Santa Monica Lookout
B e s t   l o c a l   s o u r c e   f o r   n e w s   a n d   i n f o r m a t i o n

Santa Monica Police to Conduct DUI Checkpoint

Phil Brock For Council 2014

Santa Monica Real Estate Company, Roque and Mark

Michael Feinstein for Santa Monica City Council 2014Harding Larmore Kutcher & Kozal, LLP  law firm
Harding, Larmore Kutcher & Kozal, LLP

Pacific Park, Santa Monica Pier

Santa Monica Convention and Visitors BureauWhen one lives in a city as breathtakingly beautiful and unique as Santa Monica, inevitably that city will be shared with visitors.

By Lookout Staff

August 8, 2014 -- Santa Monica Police will conduct a checkpoint Aug. 16 to identify and remove motorists driving under the influence of alcohol or drugs or without a valid driver’s license.

The Santa Monica Police Department’s Traffic Unit will set up the checkpoint at an undisclosed location within the city limits from 7 p.m. to 3 a.m.

“The deterrent effect of DUI checkpoints is a proven resource in reducing the number of persons killed and injured in alcohol or drug involved crashes,” said Rudy Camarena, the Police Department spokesman.

In 2012, impaired drivers were responsible for 802 deaths in California and nearly 10,000 deaths were attributed nationwide to motorists driving under the influence, according to the latest data.

During the checkpoint, trained officers will be looking for telltale signs of alcohol and drug impairment as well as valid driving credentials. People caught driving impaired can expect the impact of a DUI arrest to include jail time, fines, fees, DUI classes and other expenses that can exceed $10,000.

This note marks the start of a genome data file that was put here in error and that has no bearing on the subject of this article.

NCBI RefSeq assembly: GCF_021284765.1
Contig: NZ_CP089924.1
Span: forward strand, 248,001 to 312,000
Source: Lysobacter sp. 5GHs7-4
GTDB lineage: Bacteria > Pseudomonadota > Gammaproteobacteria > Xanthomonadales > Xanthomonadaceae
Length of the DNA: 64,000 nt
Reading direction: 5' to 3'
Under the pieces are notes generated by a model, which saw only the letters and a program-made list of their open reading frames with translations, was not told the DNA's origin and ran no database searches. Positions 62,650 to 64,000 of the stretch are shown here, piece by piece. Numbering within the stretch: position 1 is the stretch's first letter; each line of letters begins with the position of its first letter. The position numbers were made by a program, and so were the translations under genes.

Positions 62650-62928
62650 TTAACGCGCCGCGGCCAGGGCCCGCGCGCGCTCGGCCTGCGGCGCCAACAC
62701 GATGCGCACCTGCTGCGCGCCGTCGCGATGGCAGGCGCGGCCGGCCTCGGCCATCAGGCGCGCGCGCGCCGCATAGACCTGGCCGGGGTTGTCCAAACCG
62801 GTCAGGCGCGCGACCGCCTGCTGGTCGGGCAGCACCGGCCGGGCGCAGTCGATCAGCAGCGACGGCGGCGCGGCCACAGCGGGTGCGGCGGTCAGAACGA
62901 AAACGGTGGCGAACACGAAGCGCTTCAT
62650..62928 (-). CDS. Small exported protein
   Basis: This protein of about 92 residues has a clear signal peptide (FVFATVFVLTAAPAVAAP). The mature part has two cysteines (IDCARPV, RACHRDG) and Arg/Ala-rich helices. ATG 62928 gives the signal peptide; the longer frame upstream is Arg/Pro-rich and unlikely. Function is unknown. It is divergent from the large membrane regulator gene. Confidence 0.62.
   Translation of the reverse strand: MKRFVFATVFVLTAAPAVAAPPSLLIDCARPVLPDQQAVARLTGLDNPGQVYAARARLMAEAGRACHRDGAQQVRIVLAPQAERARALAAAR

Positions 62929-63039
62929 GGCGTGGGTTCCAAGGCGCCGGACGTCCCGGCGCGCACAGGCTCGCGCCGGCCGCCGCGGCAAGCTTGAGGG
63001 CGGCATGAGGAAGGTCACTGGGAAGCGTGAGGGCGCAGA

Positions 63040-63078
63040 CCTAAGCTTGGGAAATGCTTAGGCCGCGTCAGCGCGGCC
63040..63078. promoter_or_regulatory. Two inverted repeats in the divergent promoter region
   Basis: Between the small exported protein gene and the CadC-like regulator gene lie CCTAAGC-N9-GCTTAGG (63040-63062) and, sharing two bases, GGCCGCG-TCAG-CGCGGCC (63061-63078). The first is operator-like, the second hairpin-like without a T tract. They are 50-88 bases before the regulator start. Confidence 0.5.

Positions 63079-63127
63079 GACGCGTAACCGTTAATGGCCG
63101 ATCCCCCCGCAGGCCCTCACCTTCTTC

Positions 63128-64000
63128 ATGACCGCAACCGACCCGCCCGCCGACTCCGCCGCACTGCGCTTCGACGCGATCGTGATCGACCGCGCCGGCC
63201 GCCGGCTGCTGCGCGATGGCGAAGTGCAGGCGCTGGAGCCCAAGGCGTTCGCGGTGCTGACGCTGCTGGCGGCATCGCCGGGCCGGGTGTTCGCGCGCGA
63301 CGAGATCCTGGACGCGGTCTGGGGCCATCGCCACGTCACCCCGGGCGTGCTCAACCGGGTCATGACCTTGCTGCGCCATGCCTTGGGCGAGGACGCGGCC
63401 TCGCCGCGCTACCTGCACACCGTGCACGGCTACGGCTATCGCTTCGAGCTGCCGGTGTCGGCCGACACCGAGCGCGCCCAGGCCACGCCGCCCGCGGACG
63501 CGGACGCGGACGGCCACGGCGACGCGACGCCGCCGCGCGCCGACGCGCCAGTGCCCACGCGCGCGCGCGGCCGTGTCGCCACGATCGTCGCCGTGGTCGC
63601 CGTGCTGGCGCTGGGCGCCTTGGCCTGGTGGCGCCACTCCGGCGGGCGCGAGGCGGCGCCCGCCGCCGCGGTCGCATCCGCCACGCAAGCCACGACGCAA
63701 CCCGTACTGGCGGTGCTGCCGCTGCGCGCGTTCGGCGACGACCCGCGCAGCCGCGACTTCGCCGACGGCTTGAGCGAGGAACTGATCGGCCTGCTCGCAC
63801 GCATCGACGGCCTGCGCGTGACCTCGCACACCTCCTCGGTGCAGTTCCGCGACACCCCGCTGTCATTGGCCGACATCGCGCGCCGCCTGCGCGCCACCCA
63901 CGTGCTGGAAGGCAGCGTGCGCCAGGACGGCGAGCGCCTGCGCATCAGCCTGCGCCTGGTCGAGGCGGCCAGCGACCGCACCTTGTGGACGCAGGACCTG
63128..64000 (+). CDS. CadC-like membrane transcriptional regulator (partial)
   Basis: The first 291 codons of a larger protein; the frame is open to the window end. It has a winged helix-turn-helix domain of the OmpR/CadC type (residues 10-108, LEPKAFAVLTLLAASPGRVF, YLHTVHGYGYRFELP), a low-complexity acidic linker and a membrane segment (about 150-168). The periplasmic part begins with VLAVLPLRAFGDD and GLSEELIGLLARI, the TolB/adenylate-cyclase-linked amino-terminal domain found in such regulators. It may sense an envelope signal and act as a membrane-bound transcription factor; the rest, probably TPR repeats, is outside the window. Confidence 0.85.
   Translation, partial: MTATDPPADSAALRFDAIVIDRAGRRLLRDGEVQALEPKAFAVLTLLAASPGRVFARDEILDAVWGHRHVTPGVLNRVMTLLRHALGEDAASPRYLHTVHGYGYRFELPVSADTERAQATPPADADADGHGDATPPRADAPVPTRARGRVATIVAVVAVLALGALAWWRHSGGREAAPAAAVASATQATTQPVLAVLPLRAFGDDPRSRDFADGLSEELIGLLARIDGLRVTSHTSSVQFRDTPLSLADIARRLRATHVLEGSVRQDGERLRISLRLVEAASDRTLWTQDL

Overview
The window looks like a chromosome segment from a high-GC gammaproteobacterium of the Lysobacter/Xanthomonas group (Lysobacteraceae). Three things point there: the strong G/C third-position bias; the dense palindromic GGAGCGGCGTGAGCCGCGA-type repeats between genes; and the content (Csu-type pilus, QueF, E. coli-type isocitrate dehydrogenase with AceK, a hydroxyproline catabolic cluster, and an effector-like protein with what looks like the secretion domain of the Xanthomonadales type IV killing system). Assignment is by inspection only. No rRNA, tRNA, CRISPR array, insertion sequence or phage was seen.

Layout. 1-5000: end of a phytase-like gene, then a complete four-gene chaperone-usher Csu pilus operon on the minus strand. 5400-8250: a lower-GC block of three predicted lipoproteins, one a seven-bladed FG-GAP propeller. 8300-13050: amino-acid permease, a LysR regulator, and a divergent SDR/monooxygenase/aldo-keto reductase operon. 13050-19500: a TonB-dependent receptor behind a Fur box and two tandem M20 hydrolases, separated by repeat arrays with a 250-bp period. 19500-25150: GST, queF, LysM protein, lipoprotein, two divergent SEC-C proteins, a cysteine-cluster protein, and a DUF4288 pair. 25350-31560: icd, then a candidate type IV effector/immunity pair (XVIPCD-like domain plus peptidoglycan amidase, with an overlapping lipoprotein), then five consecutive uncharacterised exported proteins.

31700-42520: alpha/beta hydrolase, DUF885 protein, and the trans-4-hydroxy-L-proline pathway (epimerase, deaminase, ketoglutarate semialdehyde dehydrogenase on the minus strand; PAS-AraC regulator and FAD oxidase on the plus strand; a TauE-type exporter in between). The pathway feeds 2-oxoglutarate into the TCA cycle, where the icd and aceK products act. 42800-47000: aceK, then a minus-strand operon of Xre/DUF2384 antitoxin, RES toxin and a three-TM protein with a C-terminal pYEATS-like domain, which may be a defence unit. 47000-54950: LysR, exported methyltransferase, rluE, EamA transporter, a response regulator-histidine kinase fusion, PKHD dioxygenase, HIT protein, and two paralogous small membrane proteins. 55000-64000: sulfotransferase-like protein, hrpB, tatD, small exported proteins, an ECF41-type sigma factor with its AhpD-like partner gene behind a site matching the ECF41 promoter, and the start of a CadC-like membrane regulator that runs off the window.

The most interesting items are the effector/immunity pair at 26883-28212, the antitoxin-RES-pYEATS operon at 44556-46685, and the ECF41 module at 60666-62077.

Over the course of the past three years, DUI collisions in Santa Monica have claimed one life and resulted in 67 injury crashes harming 95 people, said Sgt. Phillbo Rubish.

“DUI Checkpoints are placed in locations based on collision statistics and frequency of DUI arrests affording the greatest opportunity for achieving drunk and drugged driving deterrence,” police officials said. 

They added, “Locations are chosen with safety considerations for the officers and the public. When possible, specially trained officers will be available to evaluate those suspected of drug-impaired driving.”

Recent statistics show that 30 percent of drivers in fatal crashes had one or more drugs in their systems, according to the authorities. 

A study of active drivers showed more tested positive for illegal drugs that may impair driving (14 percent) than for alcohol (7.3 percent). Of the drugs, marijuana was most prevalent at 7.4 percent, slightly more than alcohol.

Checkpoints have proven to be the most effective DUI enforcement strategy and save $6 for every $1 spent, according to the National Highway Traffic Safety Administration. Nearly 90 percent of California drivers approve of DUI checkpoints.

Those who plan to drink should have a designated driver or call a taxi cab, police officials said.

Funding for the operation is provided by a grant from the California Office of Traffic Safety, through the National Highway Traffic Safety Administration.

Back to Lookout News copyrightCopyright 1999-2014 All Rights Reserved. EMAIL Disclosures